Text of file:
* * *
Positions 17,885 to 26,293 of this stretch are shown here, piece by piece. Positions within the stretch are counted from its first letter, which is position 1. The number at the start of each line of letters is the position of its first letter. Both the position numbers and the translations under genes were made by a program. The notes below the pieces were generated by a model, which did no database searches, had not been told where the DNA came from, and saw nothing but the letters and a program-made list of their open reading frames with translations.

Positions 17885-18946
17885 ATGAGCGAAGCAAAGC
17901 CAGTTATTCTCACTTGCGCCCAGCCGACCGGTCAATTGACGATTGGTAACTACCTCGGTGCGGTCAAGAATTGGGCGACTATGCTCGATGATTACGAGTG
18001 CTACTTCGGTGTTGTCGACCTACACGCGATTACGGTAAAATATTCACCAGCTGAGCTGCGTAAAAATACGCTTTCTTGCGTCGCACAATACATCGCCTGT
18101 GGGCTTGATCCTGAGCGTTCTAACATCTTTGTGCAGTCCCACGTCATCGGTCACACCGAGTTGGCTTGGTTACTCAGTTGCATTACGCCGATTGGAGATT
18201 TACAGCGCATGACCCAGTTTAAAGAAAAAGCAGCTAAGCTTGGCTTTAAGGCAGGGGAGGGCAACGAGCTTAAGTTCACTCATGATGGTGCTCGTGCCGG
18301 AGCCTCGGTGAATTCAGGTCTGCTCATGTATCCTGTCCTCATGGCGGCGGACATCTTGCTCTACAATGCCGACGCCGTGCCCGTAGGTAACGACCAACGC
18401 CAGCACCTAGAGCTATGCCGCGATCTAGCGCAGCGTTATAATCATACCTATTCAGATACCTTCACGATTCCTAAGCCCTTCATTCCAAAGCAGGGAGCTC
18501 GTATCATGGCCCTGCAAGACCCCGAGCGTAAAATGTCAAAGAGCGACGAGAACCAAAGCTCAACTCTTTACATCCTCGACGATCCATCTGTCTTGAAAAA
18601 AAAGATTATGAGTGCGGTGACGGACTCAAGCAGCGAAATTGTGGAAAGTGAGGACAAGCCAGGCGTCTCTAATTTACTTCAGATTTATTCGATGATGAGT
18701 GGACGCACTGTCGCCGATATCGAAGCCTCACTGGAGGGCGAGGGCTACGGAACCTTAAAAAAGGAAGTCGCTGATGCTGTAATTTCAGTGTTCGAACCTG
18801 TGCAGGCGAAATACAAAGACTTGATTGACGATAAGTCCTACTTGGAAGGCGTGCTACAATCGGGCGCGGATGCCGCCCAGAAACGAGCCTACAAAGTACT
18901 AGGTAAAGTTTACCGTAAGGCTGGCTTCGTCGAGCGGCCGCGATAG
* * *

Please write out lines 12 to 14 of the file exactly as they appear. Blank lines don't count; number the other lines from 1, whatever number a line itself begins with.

18701 GGACGCACTGTCGCCGATATCGAAGCCTCACTGGAGGGCGAGGGCTACGGAACCTTAAAAAAGGAAGTCGCTGATGCTGTAATTTCAGTGTTCGAACCTG
18801 TGCAGGCGAAATACAAAGACTTGATTGACGATAAGTCCTACTTGGAAGGCGTGCTACAATCGGGCGCGGATGCCGCCCAGAAACGAGCCTACAAAGTACT
18901 AGGTAAAGTTTACCGTAAGGCTGGCTTCGTCGAGCGGCCGCGATAG